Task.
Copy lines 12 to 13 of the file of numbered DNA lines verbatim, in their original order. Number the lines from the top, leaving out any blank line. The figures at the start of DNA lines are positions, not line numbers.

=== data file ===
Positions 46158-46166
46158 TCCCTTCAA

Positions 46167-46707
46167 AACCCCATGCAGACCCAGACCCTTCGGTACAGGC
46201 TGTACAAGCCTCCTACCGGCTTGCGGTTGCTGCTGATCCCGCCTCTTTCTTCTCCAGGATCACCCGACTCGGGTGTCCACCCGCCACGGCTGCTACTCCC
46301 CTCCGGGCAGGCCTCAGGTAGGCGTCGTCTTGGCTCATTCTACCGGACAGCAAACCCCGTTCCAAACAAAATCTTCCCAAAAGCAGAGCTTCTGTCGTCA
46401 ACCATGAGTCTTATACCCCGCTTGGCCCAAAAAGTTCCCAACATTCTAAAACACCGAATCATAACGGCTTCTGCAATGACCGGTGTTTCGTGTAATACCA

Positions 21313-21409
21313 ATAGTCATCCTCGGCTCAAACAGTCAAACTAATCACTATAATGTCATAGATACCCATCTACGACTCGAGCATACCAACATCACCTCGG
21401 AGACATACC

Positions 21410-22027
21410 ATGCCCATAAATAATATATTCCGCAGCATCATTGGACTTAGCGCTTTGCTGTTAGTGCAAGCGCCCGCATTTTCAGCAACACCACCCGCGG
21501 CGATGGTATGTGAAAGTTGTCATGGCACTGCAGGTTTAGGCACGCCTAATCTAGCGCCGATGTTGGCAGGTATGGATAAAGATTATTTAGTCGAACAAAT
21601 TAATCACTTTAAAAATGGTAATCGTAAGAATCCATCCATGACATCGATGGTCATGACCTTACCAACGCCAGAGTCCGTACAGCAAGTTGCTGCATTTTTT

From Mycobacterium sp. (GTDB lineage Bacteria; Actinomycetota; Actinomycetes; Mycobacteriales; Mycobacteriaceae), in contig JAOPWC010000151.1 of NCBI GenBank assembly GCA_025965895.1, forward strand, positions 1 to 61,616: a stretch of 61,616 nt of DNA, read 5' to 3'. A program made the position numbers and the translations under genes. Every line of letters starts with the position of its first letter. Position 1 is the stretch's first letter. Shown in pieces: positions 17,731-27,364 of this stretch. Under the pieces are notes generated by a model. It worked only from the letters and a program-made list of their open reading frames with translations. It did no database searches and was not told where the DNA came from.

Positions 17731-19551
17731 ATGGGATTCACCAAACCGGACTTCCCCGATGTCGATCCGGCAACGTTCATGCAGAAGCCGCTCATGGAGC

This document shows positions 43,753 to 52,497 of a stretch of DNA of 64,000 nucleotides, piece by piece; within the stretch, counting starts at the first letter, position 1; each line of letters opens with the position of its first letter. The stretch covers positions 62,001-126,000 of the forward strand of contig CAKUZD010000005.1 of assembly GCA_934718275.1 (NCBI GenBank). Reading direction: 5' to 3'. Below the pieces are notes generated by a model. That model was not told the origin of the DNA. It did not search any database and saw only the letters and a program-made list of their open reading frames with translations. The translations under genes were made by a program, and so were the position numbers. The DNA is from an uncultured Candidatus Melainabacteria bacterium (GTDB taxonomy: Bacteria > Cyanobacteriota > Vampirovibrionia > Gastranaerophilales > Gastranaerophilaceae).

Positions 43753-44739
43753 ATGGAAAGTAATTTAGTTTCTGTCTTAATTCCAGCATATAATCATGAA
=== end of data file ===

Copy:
21410 ATGCCCATAAATAATATATTCCGCAGCATCATTGGACTTAGCGCTTTGCTGTTAGTGCAAGCGCCCGCATTTTCAGCAACACCACCCGCGG
21501 CGATGGTATGTGAAAGTTGTCATGGCACTGCAGGTTTAGGCACGCCTAATCTAGCGCCGATGTTGGCAGGTATGGATAAAGATTATTTAGTCGAACAAAT